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Follow her as she prepares and partakes the "bread for the stomach" in http://beforesixdiet.blogspot.com/ . And while you are full at it, she offers you the "bread for the soul" in her travels by foot and by thoughts in http://footandfire.blogspot.com/ Happy Reading!

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Saturday, April 18, 2015

Writing Home: 19 Writers Remember Their Hometowns

Writing Home: 19 Writers Remember Thier Hometowns
Edited by Ruel S. De Vera
Anvil Publishing
191 pages, An anthology of essays, poems and short stories

As of writing this review, I am yet to finish four more entries: The Bacon vendetta by Eileen R. Tabios (Santo Tomas, Candon, Ilocos Sur), The Adopted Hometown by Alfred Yuson (Dumaguete), Habit of Space by Karina Africa Bolasco (Lipa) and Outward Journey by Jaime An Lim (Cagayan De Oro).

Just immediately before I sat down to write this review, I read one which is closer to home: EBJ Freedom Park by Alex de los Santos (Antique) which is a poem that remembers how the park came to be when "we heard the volley of gunfire that made this park a tomb." EBJ stands for Evelio B. Javier who was a much-beloved Antique Assemblyman and governor who was assassinated in 1986. In the poem's opening lines, the park for Antiquenos is "here is where we rise, here we bury victories." And as closing lines, the freedom park is "here is where we bury all hate; here we unearth our greatness." 

Among what I finished to read, my top three favorites are: First, Silay: Ang Banwa sang Dulce by Doreen G. Fernandez (Silay) because it is closer to home and the food journey of the author, although many decades apart from mine, are very much familiar. It was a delightful read. 

Second, A Son of Palawan Returns by Aureaus Solito (Palawan) is also a heartwarming story of "leap of blood" towards a homeplace. While I visited the tourist-ready Coron, El Nido and Puerto Princesa, I believe there are remote places in Palawan to which one can agree that it is the last forefront of our archipelago. The author shares one of these places, and reminds us that its little culture and history needs to be retold.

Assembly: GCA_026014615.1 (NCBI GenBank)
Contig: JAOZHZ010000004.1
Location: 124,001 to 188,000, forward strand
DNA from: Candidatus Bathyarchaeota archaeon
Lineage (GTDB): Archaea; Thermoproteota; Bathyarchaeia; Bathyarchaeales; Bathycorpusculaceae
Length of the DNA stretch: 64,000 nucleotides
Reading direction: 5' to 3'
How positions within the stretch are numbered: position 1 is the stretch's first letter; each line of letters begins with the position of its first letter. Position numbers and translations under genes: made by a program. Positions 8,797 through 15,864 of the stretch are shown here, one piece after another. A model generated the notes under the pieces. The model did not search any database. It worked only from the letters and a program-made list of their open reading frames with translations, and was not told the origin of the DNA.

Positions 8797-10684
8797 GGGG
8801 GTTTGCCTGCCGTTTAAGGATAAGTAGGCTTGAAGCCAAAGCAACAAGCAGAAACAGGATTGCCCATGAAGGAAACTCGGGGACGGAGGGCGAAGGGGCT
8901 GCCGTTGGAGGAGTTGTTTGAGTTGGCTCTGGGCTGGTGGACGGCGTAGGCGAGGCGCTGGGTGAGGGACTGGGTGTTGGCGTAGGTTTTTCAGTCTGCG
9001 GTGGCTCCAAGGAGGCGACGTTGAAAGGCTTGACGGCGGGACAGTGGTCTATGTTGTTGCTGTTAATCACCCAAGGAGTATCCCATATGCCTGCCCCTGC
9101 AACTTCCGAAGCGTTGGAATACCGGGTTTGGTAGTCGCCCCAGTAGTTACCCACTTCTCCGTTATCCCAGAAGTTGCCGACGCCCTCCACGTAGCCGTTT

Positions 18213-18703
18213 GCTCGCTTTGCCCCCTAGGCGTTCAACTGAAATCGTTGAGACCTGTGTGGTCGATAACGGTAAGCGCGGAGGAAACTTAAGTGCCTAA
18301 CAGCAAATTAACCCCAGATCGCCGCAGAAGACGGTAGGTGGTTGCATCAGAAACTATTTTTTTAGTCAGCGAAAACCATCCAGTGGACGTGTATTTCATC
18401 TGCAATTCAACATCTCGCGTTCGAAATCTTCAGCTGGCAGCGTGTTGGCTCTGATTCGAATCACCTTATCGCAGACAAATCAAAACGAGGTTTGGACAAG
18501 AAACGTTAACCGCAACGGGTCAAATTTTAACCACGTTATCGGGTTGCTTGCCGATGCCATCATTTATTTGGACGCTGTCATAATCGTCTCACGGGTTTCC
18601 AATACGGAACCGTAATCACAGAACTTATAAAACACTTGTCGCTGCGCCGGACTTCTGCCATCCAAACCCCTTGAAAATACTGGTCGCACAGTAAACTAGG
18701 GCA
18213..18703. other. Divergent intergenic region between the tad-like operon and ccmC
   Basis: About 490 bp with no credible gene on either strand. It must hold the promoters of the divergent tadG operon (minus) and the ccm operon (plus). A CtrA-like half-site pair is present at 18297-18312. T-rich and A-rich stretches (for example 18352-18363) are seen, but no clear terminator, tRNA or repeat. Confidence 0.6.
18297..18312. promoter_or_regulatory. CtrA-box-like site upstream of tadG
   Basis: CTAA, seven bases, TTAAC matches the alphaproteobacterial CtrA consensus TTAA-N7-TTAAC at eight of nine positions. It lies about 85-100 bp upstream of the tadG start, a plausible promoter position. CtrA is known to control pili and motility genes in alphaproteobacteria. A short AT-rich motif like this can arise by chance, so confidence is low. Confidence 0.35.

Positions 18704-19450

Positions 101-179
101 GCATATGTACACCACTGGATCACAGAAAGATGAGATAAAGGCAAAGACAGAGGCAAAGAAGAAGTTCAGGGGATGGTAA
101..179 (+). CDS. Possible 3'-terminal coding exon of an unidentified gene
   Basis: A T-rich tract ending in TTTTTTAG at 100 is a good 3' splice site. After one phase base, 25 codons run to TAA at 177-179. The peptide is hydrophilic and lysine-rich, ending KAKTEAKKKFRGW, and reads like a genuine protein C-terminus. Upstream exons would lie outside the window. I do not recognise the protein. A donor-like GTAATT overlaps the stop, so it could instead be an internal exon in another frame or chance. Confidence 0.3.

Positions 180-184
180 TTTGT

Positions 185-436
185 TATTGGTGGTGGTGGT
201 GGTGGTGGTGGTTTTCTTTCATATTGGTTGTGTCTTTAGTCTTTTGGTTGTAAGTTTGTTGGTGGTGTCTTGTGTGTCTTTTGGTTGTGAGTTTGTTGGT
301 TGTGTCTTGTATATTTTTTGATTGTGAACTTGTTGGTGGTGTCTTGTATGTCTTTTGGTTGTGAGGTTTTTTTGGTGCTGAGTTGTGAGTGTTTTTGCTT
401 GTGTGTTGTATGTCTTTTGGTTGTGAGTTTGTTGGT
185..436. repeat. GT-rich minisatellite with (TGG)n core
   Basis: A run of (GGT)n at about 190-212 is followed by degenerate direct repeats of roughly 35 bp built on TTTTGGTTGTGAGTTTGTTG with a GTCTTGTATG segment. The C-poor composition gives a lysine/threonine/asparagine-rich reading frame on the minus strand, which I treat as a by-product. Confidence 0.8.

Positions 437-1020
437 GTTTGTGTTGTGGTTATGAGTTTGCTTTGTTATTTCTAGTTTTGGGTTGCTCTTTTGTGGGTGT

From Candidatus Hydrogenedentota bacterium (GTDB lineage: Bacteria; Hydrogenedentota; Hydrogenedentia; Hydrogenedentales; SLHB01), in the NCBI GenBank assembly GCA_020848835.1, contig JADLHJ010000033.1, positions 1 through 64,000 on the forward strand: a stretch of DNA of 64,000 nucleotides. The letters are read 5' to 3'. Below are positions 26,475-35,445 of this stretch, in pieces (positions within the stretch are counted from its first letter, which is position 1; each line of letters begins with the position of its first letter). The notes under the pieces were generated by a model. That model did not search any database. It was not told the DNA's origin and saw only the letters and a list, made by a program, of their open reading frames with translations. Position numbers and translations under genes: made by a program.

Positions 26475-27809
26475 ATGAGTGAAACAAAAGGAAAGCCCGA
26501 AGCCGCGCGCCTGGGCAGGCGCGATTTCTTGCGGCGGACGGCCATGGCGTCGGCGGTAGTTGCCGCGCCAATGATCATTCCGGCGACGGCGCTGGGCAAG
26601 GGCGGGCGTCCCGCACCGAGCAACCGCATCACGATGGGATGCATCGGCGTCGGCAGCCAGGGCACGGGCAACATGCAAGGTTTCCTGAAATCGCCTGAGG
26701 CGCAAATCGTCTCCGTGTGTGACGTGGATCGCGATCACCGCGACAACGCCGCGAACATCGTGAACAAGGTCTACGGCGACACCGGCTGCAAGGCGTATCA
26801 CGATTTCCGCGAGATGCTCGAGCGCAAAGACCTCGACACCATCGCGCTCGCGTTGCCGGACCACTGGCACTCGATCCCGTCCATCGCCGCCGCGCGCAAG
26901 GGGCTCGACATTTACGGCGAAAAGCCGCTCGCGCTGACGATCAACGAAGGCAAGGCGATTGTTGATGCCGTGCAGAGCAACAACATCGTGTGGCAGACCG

My third is a tie between My Iloilo by John Silva and Looking North – to Baguio. These two stories are more than talking about a hometown, they are homecoming to childhood. I equally loved both of them. The former talks of an Art Deco boat house by the Iloilo River which the author lived when he was a child of tender age and returned for a visit. The latter talks about her memory of Baguio and why it was dear to her, the reasons why the place still has rhythm in her heartbeat despite the distance from where she is now.  

Other entries are Dabaw by Joey Ayala, Welcome to Alcantara by Jose Y. Dalisay Jr., The house on Carola Street, Sampaloc by Bino Realuyo, Sugbu Sedux by Carlos Cortes, Bohol Plaza Dwellers by Clovis Nazareno, Mangled, Marbled Mangoes by Alfredo Mendoza (Mangatarem), Proheme to Zamboanga by Cesar Ruiz Aquino, The Badjao Cemetery by Anthony Tan (Muddas), St. Martha's Duckyard by Jose Lacaba (Pateros), Prelude for the Volcano by Marne Kilates (Daraga).  

 When I got hold of the anthology and delighted on its title, I immediately thought of making one for my hometown. I'm glad i did. Pick up this one and be inspired to talk about your hometown too! 


Here is my poem about my birthplace and hometown:
La Carlota City in Negros Occidental, Philippines